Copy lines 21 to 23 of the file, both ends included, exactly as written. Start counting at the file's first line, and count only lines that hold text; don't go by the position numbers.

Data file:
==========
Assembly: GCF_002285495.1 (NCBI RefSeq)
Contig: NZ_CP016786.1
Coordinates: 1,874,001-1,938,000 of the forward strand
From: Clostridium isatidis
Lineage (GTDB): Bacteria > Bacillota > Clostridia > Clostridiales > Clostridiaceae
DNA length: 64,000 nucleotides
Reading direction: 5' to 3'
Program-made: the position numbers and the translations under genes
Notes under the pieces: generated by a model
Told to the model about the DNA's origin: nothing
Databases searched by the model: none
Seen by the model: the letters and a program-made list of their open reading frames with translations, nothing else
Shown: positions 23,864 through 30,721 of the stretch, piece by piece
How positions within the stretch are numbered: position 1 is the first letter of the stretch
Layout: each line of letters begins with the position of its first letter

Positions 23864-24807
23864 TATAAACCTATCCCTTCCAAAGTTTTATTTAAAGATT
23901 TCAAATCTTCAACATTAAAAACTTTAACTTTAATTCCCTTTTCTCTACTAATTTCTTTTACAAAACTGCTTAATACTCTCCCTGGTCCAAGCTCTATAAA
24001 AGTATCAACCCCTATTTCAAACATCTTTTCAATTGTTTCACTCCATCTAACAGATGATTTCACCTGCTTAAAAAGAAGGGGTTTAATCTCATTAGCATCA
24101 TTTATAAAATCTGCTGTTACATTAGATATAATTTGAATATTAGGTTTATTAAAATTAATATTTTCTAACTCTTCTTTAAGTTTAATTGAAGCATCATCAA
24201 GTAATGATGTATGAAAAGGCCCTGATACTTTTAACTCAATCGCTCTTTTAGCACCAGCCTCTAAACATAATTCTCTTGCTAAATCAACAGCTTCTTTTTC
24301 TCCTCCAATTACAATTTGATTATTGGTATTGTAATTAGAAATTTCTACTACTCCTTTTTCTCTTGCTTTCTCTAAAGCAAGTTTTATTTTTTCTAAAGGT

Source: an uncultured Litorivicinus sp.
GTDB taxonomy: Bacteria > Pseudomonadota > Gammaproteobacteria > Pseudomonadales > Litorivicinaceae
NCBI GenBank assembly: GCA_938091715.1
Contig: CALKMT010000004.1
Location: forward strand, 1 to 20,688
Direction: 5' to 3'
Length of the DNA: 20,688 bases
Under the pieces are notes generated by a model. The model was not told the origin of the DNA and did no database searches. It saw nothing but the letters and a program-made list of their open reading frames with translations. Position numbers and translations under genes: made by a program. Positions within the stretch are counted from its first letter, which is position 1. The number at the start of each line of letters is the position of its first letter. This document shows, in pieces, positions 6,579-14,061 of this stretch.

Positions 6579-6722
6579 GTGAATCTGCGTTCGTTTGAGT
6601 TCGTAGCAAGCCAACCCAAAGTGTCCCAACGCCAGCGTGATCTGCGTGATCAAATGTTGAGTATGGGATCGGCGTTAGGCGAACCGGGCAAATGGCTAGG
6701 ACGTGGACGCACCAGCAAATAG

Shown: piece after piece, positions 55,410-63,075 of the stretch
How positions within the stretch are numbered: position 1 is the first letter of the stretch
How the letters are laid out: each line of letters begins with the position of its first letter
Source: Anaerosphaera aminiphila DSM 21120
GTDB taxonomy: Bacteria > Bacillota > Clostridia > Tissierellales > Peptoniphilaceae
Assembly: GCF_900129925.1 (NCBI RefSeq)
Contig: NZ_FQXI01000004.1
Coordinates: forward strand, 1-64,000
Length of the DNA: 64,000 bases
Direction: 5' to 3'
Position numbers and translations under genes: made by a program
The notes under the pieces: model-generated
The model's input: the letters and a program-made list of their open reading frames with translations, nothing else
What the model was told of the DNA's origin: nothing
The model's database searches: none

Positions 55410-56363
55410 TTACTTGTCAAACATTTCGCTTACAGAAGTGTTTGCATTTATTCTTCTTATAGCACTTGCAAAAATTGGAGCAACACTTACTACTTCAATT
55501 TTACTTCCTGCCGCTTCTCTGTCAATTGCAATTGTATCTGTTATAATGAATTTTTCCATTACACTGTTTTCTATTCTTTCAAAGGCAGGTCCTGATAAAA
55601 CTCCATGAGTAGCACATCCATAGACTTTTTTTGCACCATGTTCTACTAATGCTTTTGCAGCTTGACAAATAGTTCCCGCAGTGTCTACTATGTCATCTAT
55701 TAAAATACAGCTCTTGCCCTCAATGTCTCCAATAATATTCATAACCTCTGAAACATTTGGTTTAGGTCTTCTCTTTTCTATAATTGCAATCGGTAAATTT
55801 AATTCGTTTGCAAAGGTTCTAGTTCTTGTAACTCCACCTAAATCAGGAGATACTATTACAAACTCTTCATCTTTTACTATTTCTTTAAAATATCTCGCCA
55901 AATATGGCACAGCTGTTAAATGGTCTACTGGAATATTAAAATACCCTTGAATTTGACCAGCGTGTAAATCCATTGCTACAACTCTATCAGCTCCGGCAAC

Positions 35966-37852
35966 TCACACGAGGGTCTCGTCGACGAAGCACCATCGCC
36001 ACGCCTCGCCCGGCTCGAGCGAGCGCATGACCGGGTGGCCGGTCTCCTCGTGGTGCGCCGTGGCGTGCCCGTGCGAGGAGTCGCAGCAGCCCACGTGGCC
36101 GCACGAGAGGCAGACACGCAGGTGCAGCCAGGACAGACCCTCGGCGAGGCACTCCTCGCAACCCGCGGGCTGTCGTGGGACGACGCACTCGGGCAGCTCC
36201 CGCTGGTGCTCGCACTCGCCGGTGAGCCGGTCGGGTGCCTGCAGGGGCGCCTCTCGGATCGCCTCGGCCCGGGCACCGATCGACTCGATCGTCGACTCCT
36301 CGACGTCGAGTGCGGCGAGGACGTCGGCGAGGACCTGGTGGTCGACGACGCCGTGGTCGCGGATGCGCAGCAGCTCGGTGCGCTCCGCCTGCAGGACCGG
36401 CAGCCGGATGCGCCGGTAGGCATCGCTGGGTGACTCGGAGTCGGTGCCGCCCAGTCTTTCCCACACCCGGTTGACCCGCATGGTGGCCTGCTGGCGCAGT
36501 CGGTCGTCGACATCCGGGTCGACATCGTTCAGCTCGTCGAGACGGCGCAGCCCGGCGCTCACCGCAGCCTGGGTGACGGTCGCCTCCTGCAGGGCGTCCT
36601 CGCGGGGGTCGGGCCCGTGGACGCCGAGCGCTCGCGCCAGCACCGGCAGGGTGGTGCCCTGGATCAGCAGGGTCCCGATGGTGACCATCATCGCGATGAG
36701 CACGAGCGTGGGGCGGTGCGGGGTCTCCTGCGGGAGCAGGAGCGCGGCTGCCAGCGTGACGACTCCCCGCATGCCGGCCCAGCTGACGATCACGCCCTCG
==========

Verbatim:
24201 GTAATGATGTATGAAAAGGCCCTGATACTTTTAACTCAATCGCTCTTTTAGCACCAGCCTCTAAACATAATTCTCTTGCTAAATCAACAGCTTCTTTTTC
24301 TCCTCCAATTACAATTTGATTATTGGTATTGTAATTAGAAATTTCTACTACTCCTTTTTCTCTTGCTTTCTCTAAAGCAAGTTTTATTTTTTCTAAAGGT

Source: an uncultured Litorivicinus sp.